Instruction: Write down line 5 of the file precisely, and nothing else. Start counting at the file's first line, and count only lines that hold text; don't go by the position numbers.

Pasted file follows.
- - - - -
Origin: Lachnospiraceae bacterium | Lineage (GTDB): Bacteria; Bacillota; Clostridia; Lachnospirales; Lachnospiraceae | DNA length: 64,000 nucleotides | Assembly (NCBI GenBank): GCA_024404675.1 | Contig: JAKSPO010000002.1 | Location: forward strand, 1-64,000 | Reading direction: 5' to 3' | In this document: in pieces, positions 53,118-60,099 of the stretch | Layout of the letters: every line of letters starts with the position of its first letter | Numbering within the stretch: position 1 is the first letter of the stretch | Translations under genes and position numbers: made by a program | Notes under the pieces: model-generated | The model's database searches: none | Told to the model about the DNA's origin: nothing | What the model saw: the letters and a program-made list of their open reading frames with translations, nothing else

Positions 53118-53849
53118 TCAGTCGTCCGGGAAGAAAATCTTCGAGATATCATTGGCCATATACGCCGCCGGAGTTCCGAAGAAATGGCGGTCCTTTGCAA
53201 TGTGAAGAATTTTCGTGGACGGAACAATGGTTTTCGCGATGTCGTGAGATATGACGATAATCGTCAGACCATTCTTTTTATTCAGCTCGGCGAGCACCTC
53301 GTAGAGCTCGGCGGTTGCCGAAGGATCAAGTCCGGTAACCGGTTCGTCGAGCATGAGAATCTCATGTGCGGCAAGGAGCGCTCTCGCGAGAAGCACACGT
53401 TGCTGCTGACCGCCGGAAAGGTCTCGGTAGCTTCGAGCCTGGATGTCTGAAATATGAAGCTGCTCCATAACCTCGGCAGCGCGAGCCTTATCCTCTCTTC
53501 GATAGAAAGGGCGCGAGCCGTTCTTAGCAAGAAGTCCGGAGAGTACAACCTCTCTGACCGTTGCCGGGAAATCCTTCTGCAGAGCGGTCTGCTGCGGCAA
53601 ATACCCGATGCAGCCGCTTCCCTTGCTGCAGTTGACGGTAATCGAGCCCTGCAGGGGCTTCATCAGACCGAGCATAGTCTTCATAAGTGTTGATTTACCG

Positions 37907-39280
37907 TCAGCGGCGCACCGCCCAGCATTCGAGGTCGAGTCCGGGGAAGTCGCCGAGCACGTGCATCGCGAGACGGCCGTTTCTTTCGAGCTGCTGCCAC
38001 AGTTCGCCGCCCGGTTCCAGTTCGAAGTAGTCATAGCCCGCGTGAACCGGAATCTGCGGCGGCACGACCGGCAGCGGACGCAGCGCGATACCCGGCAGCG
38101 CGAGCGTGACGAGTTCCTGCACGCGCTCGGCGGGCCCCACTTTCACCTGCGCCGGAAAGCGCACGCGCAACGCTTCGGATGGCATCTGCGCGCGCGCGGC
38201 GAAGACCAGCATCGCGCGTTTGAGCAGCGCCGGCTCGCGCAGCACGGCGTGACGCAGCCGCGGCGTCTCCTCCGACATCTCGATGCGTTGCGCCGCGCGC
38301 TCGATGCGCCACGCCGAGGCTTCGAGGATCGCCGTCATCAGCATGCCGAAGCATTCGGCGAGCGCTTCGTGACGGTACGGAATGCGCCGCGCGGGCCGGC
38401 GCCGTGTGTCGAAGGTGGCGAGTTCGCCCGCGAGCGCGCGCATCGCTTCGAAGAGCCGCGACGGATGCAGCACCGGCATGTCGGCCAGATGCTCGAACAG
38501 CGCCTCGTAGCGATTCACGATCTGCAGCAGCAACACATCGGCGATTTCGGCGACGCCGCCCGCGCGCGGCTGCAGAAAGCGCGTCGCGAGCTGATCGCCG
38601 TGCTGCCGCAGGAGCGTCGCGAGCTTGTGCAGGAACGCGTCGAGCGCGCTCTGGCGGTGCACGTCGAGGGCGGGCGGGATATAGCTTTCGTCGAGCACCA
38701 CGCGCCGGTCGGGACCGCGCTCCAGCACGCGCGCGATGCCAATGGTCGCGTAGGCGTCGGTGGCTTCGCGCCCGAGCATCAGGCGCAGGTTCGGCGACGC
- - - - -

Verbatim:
53301 GTAGAGCTCGGCGGTTGCCGAAGGATCAAGTCCGGTAACCGGTTCGTCGAGCATGAGAATCTCATGTGCGGCAAGGAGCGCTCTCGCGAGAAGCACACGT